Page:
The first step to solving any problem is understanding what the problem actually is. Sometimes specifications and intentions for projects can be vague. Also, once you understand the problem you have to start outlining the general features before you start thinking of the code.
There are a couple of different ways you may be given a project -- either verbally in a meeting or in writing. Also, there are a few different types of problems you might get -- ones for work, school, or code puzzles for interviews practice. We'll tackle all of these scenarios in this post!
In some cases, you will have a problem given to you, usually through work or an educational program. That being said, sometimes if you're self-studying or given a broader assignment, you will have to come up with a project yourself. In that case, there are a few places to look. The first is to do code challenges to get better with working through puzzles. Here are some great sites to try:
- Tons of challenges with difficulties attached: CodeWars
- Another code challenge site with more consistency: HackerRank
- Mathematical coding problems: Project Euler
If you are instead looking for an application to build, I would first think about the things that interest you or the subfield you are trying to enter in tech. If you're still not sure what to build, here is an excellent list of projects you can build. Also, re-creating games tends to be pretty challenging and fun to build.
There are two main categories of information that you will need to know before starting to work on your project. The first is the features. What are the attributes that make up the final project? What does the client want the final product to include? How do those features need to be implemented? Which ones do you prioritize? Make sure to ask questions to get these details.
The other half is the intent -- why is this app being built, whose life will it improve, who will be the user. Understanding that gives you more context so that you can implement features in a way that will benefit end users, and it will also give you a purpose when you're coding.
Make sure you are asking questions in order to fully understand both the what and the why for your project.
Please, take notes. No matter if your assignment is written or given verbally, writing down your thoughts is so important. Doubly so if you are getting the assignment in a meeting. You'll have to remember the discussion and the specifications after the fact, and relying on your memory alone is not enough! Write down your thoughts as the meeting goes along. I use Google Keep for writing notes, and I don't worry too much about formatting at that point. I just write.
If you're getting an assignment in a written format, make sure you read through it a couple of times. I would even take notes on requirements, and make sure to email, comment, or ask in person about any contextual questions
Once you have the actual project, it's important to figure out what components of it are necessary to the project. Which ones are essential and which are bonuses? What is the minimum viable product that you can build to put something out to users? You can then iterate and add the next set of features. Even if you run out of time, you will still have something to ship.
Whenever I'm given a project, I first create an unordered list of all the requested attributes. Then I start grouping them into priority levels -- the really essential ones, the nice to haves, and the really pie in the sky ones that would need a lot of thought and work to implement. Then, depending on the project workflow, I'll turn the steps into a to-do list for myself with detailed notes, make GitHub issues for them, or make Trello cards. Then I get started on the really essential ones and then move my way up.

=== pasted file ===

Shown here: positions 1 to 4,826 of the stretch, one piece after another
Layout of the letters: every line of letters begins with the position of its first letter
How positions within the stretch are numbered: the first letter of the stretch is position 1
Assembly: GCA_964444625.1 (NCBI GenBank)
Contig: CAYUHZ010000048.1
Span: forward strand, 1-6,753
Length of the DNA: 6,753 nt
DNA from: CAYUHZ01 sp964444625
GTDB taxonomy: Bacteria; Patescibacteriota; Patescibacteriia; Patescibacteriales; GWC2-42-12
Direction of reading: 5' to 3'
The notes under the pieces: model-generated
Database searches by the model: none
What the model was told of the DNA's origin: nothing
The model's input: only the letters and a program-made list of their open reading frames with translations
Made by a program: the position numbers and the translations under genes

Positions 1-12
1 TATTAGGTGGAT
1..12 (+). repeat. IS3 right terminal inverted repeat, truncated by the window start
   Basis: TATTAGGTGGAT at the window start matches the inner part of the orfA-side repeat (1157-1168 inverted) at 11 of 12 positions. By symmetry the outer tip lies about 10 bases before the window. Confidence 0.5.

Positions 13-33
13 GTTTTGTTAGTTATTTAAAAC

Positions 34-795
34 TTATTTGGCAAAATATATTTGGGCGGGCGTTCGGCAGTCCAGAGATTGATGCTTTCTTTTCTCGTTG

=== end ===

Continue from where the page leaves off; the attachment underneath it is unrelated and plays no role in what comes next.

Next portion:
It may be super pessimistic, but it's also worth thinking about what could go wrong while you're building out your project. What blockers may you run into, what might you have to learn, and what parts of the application will be really hard to build. If you're drawing out a timeline, all these factors are important. Don't be overly optimistic, or you may end up not meeting the deadline.
One of the first things I do on a project is to create wireframes. What will the user interface look like (if there is one), and how will users interact with it. On larger teams, you'll have designers, but if you're working for yourself or learning, you're your own designer and developer. You can go in depth and learn something like Sketch or Figma. But, you can also go more minimalistic and sketch something on a whiteboard, or use a tool like Balsamiq or Wireframe. Just having an idea of what you're building is super helpful, and makes the coding process a lot smoother.
Another thing to think about is deadlines. Do you have one given to you (like in school or many workplaces), or are you expected to chart out your own path? If you are setting your own deadlines, be realistic but also hold yourself to the deadlines you set for yourself. If you're given a deadline, make sure to hit the minimum viable product before trying any of the fancy stuff, graduating or having something to ship is so much more important than perfection in most cases.
The homework for this portion of the course is:
- Find a problem to solve.
- Identify an MVP for your project.
- Create a list of key features, ordered by importance.
- Create wireframes for the said problem if applicable.
- Create a timeline for that project if you haven't been given one.
I'm going to be totally honest, I get really nervous about putting out new content sometimes. And, that's why it took me so long to put this out, even though it's been written for a while. I'm going to try to be better in the future, thanks for sticking with me!
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Thanks for reading, and I'll be back with more soon.